The successful conclusion of a deal between the UK and EU is ‘very positive news for British agriculture’, according to NFU president Minette Batters.
Parliament is set to return on December 30 to ratify a deal that for the past few weeks has looked in doubt. News of a deal, which will see tariff free trade with the EU continue, has been greeted with relief across the agricultural sector, which feared the impact of a no deal on our all-important trade with the EU.
However, industry leaders have warned that there will still be disruption from January 1 as new checks and certification is required on goods traded between the EU and UK.
Mrs Batters said: “The EU is our largest trading partner and we have been clear throughout negotiations that maintaining tariff-free access to the EU market is absolutely crucial for our food and farming industry, not only for farmers’ businesses and livelihoods, but for our ability to continue to provide a secure supply of quality, home-grown food for the nation.
“We will now analyse the details of this agreement to ensure it meets the needs of British food and farming. The tariff-free element will be a particular relief for farmers that rely heavily on the EU export market, such as our sheep farmers, as well as farmers across British agriculture that produce the safe, traceable and affordable food that underpins more than £14 billion worth of export sales each year to the EU.
“It does remain the case though that our relationship with the EU will experience a fundamental change at the end of the transition period on 1 January 2021 and we do anticipate that there will still be disruption to trade at the border. New checks, paperwork and requirements on traders will add costs and complexity. It is vital government does all it can now to prioritise exports of our high quality, perishable agricultural products to make sure that these products are not left languishing in queues at the border when the changes take effect.
“With only seven days left until the end of the transition period and traders still facing a huge amount of disruption on the ground, I would urge both the UK and EU to now use the basis of this deal to continue talks to manage any disruption we may experience from 1 January.”
The NPA said: “The news of a deal with the EU is a welcome relief to the British pig industry. We will study the detail of the agreement and there will be challenges as we move to new trading arrangements. However, the avoidance of ‘no deal’ gives us all greater certainty about the future.”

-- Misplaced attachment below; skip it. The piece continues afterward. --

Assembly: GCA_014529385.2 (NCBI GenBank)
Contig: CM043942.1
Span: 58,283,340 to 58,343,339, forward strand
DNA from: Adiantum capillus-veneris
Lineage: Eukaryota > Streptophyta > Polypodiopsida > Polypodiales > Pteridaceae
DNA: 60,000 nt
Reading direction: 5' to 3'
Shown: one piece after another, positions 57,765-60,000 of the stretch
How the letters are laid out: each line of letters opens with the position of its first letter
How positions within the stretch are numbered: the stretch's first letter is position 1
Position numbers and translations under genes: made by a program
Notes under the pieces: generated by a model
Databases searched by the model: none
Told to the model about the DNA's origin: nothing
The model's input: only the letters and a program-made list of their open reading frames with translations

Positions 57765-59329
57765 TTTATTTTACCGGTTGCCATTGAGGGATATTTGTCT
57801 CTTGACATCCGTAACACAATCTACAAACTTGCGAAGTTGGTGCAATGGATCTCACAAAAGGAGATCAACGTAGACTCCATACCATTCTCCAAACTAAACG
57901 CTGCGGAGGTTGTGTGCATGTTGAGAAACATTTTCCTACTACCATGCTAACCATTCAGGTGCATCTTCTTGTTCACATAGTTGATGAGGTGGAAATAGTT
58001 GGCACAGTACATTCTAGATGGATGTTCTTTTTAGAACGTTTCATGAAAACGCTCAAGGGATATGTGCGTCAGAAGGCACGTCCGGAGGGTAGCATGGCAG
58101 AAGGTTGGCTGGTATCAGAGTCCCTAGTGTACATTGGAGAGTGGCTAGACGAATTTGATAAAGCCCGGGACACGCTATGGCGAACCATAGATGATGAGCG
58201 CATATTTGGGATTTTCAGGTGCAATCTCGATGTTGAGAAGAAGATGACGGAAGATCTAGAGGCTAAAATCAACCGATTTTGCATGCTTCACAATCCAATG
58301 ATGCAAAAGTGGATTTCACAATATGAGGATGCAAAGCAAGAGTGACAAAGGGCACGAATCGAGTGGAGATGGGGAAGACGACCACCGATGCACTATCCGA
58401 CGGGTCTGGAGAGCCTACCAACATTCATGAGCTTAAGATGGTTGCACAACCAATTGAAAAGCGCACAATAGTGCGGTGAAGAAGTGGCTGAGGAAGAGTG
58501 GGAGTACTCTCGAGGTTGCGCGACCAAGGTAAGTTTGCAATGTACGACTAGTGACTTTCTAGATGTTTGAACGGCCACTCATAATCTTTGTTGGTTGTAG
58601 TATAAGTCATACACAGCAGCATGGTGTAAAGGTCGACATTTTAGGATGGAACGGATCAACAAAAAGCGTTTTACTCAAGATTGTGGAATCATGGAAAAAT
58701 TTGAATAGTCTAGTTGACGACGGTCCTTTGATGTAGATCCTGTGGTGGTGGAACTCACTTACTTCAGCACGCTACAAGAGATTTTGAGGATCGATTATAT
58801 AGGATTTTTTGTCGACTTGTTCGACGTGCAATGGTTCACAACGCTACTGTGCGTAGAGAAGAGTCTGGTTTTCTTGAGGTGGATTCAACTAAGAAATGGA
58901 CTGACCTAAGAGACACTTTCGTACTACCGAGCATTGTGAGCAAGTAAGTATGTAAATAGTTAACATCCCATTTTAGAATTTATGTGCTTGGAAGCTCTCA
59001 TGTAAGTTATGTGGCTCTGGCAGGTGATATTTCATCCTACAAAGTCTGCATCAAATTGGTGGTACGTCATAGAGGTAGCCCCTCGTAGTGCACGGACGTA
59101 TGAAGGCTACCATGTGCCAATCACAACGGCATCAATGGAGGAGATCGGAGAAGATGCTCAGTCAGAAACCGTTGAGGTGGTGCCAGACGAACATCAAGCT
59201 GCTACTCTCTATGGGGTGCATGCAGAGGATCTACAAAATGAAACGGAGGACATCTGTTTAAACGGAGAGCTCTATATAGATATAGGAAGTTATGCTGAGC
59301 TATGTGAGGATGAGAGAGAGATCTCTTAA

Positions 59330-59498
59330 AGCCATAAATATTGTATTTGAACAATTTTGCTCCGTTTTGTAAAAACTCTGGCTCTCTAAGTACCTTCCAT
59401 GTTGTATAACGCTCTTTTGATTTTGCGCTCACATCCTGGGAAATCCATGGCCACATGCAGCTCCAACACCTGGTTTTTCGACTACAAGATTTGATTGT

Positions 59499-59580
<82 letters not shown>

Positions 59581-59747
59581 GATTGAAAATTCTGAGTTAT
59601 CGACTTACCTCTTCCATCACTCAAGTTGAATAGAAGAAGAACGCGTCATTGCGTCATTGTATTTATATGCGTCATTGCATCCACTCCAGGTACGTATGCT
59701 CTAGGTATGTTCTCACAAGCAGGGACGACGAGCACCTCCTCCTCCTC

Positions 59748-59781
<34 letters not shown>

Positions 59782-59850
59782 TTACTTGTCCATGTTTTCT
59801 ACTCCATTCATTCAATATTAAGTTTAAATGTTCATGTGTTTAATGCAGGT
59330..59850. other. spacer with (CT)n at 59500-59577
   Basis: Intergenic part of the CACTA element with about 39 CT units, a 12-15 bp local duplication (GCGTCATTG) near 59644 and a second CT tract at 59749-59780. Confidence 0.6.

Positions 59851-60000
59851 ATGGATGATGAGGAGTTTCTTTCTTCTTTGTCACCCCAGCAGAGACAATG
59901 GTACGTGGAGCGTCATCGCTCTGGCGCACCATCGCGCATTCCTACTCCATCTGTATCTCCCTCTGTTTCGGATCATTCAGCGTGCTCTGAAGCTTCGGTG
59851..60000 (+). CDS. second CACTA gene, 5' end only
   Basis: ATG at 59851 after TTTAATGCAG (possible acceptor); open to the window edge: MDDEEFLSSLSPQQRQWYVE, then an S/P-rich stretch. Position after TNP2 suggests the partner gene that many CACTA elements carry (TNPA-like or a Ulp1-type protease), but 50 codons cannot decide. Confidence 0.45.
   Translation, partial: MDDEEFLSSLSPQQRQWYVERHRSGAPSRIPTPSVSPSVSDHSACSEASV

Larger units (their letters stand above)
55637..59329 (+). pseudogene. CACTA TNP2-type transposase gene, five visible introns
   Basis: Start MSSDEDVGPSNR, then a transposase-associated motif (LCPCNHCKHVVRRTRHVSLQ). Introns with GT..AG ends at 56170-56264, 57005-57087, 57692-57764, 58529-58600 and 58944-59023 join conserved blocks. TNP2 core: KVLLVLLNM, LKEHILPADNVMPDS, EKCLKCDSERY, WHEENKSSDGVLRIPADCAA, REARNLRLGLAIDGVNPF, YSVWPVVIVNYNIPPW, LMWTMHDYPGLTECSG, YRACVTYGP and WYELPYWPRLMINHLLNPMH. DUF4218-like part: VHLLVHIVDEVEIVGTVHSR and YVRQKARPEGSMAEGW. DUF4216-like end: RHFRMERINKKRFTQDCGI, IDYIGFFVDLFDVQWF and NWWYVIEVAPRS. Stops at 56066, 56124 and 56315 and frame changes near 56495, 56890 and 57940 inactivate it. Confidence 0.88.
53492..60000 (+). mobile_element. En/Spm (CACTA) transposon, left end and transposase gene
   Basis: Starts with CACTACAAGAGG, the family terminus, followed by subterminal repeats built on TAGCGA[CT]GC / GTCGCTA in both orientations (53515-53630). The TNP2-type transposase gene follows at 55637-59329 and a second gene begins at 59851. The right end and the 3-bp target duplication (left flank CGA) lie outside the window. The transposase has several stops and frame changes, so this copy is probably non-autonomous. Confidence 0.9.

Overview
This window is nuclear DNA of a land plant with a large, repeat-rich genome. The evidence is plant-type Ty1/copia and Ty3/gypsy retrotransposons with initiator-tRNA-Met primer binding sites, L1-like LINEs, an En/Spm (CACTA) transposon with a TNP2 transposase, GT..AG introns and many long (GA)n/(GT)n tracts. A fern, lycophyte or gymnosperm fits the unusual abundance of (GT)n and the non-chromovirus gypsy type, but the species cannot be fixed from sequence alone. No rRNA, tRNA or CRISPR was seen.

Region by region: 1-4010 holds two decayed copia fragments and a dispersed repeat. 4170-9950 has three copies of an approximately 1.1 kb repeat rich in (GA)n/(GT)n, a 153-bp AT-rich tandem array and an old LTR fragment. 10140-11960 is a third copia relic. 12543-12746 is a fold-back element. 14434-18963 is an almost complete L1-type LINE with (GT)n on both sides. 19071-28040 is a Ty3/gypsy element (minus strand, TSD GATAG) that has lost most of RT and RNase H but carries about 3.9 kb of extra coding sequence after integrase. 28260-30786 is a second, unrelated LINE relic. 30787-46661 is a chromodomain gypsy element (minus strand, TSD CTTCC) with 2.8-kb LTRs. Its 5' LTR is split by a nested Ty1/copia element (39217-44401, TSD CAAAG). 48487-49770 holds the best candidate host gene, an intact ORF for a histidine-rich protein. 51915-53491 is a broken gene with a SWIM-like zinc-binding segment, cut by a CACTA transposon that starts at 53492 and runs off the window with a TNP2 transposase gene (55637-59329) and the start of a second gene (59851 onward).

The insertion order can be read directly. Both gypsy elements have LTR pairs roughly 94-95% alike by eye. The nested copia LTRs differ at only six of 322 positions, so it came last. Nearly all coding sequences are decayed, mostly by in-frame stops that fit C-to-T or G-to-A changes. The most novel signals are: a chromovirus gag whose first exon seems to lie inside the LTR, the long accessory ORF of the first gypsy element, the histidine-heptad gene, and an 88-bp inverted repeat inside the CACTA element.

NFU Scotland President Andrew McCornick said: “It is good news and a huge relief that a deal has been done. The delay in getting agreement has meant that farmers and crofters, who had been forced into making big business decision for 2021 in a void, now have a degree of certainty that European markets will be accessible next year for most of their products.
“No deal would have been no good to Scottish farming, food and drink and the worst-case scenario of crippling tariffs for some sectors, particularly sheep and cereals, has now been averted.
“We will now need to see the detail of what has been agreed and scrutinise it closely.”
Country Land and Business Association (CLA) president Mark Bridgeman said:: “Whilst we are yet to see full details of the agreement, it seems clear that many farmers and rural business owners will be breathing a sigh of relief – both in the UK and the EU.
“The EU sells £33bn of agricultural products to the UK each year, which is almost £20bn more than we sell to them. So it was right for the Prime Minister to negotiate hard, but a No Deal scenario would have likely been catastrophic for a number of farming sectors and it was vital that a deal was struck.
“But a word of warning: we have seen this week the importance of keeping trade routes open, particularly between Dover and Calais. Trade in perishable food is especially vulnerable to friction at ports – so it is now hugely important that UK and EU politicians continue to find ways to make trade between our markets as simple and low-friction as possible.”
lan Clarke, QMS Chief Executive said: “Brexit is an issue of vital importance to businesses in the industry and many companies, particularly in the sheepmeat sector, will be relieved that the transition period will conclude with a deal to avoid tariffs that could have made EU trade unaffordable while depressing prices at home.
“Nonetheless, businesses trading with Europe after the New Year will still need to make sure they are prepared for adjustments in areas from certification to border control measures. They will look to government for clear guidance and support in the weeks and months ahead to help them adapt successfully to these new measures in the short term.”
Lee Holdstock, Senior Business Development Manager, Soil Association Certification, said: “We’re delighted to hear that the UK has reached a trade deal with the EU and hope this leads to both increased certainty and reduced complexity around trading organic products, allowing UK organic businesses to continue trading in the EU and minimising long term disruption to vital trade flows between the UK and Europe.
“However, this news comes frustratingly late in the day for organic suppliers who have already begun making adjustments and preparations for a no deal scenario – so we urge governments to call for grace periods that will enable businesses to change tack once more. The organic market is booming, with UK organic sales on track reach £2.6BN by end of 2020, after reaching their highest growth level in over a decade at 9.5%*- so it’s crucial that Government ensure any obstacles to the continued success of the sector are minimised.”